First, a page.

Not doing so well in the whole blogging business this month, am I?
As I (sort of) explained in my last post, I’m moving house. Again. It may have only been about four months since I moved in to sunny Stockbridge, but unfortunately it is time to pack my kitchen into boxes and move on to greener (or potentially whiter, if this weather continues) pastures. It’s a very long and convoluted story – so I’ll save you from the details – but whilst I’ve been running around looking at houses my time to cook and blog has been seriously hampered. Thankfully though, it’s all just about sorted and I am (barring any catastrophes) moving next weekend. Phew. Although this does mean that I now have to do one of me least favourite things: packing. Hence writing this post, a new page (to be revealed soon) and spending a ridiculous amount of time on Twitter.
The dishes I have been making have mainly been the sort ‘oh wow, it’s half eight and I haven’t had dinner yet’ sort, so there has been little worthy of wasting your time, dear reader. Except – I hope – my two challenge entries. Two?! I hear you ask (as you desperately rack your brain training to remember the second)*; there was my Sachertorte, which I made for my Mum a couple of weeks ago, and now a cheesecake that I made for me.
Baking with Spirit – one of my favourite food blog challenges – is held by Janine from Cake of the Week, where everyone ‘bakes’ something with that month’s tipple of choice. In the past we’ve had champagne and coffee liqueur, but this month’s booze was the eternal festive favourite: Bailey’s. I normally associate Bailey’s with Christmas time, but since the weather is still decidedly winter-y, I was keen to get involved. And somehow ended up making a summery dessert, a cheesecake. Logic is clearly my thing right now…
It’s not really baking – and by ‘not really’, I mean ‘not at all’ as it’s a non-baked cheesecake – but the idea of Bailey’s and cheesecake was too good to resist. I decided to add in a little bit of dark chocolate at the end – because it was bordering on too sweet – and reduced the amount of sugar. The end result decided not to set particularly quickly, so I opted for a ten minutes in the freezer. And then forgot all about them. After almost an hour in the freezer they were not really cheesecake-like and bit of a disaster. So, if you are wondering what happens to a cheesecake if you leave it in the freezer, let me tell you: it freezes and becomes not too dissimilar to ice cream. Shocking, right? Who would have thought a freezer would do that?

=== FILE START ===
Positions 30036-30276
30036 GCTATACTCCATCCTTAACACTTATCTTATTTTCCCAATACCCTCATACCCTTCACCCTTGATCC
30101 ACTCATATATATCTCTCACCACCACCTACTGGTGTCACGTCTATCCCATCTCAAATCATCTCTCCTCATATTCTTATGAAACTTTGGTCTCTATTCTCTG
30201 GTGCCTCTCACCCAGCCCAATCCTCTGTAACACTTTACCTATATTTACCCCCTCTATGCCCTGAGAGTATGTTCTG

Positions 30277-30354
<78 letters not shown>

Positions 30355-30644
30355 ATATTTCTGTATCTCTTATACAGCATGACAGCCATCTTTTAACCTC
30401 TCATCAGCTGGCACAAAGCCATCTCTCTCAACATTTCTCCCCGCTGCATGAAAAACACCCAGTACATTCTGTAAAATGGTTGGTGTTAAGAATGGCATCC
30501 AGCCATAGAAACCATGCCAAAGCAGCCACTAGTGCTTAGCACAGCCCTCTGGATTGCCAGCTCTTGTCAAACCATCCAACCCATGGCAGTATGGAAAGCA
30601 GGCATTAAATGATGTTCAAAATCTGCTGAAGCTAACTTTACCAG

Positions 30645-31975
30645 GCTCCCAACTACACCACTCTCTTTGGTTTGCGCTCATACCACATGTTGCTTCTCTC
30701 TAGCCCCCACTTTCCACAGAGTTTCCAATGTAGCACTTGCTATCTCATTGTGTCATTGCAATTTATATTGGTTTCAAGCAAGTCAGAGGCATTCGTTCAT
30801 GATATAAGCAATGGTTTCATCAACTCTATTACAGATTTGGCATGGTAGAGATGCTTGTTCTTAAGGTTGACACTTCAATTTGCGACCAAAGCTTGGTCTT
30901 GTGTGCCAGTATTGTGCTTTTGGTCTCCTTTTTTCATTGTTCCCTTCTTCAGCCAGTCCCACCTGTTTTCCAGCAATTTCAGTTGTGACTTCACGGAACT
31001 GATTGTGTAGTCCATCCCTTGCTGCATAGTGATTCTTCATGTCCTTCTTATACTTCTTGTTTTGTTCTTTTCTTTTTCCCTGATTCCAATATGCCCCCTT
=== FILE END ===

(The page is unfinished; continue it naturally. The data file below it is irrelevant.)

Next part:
In the end though, it tasted fantastic/of little but Bailey’s (totally the same thing). And that’s what matters. Right?
*OK, I know you’re not really racking your brains at all, but I’d like to think someone out there might be.
Dark Chocolate and Bailey’s Non-Baked Cheesecake
This recipe is an adaptation of my Gin and Lime Cheesecake, although in this case I made it as individual sized portions, rather than a full-sized cheesecake. This recipe makes 4 individual cheesecakes.
8 digestive biscuits
1 tbsp caster sugar
50g dark chocolate
1 tsp vanilla extract
300ml double cream
To make the bases for the cheesecake bash the biscuits into a coarse crumble. Melt the butter and mix the sugar into it, then stir in the crushed digestive biscuits – it should form a fairly dry, crumbly ball. Set this aside to cool.
In a large bowl whisk together the mascarpone, vanilla and Bailey’s, until they form a smooth liquid. In a separate bowl whip the cream until it forms stiff peaks – the stiffer your peaks, the quicker it will set!
Take about a quarter of the cream mixture and gently fold it in to the mascarpone mixture, once it is combined fold in the rest – by doing it this way you massively reduce the risk of knocking all the air out of the cream. Grate about three-quarters of the chocolate into the mixture.
Gently – to avoid knocking the air out of it – spoon the mixture into lined ramekins leaving about half a centimetre at the top. Take your biscuit base and crumble it over the top (ensuring non of the mixture is too big), filling up the remaining space in the ramekin.
Set in the fridge for at least 2.5 hours before turning out on to a plate to serve.
**If you are running short on time, don’t line the ramekins, put the base of the cheesecake in first and the filling on top – this way you can serve it in the ramekins, so the mixture doesn’t need to be quite as set, as it will not need to hold its form.**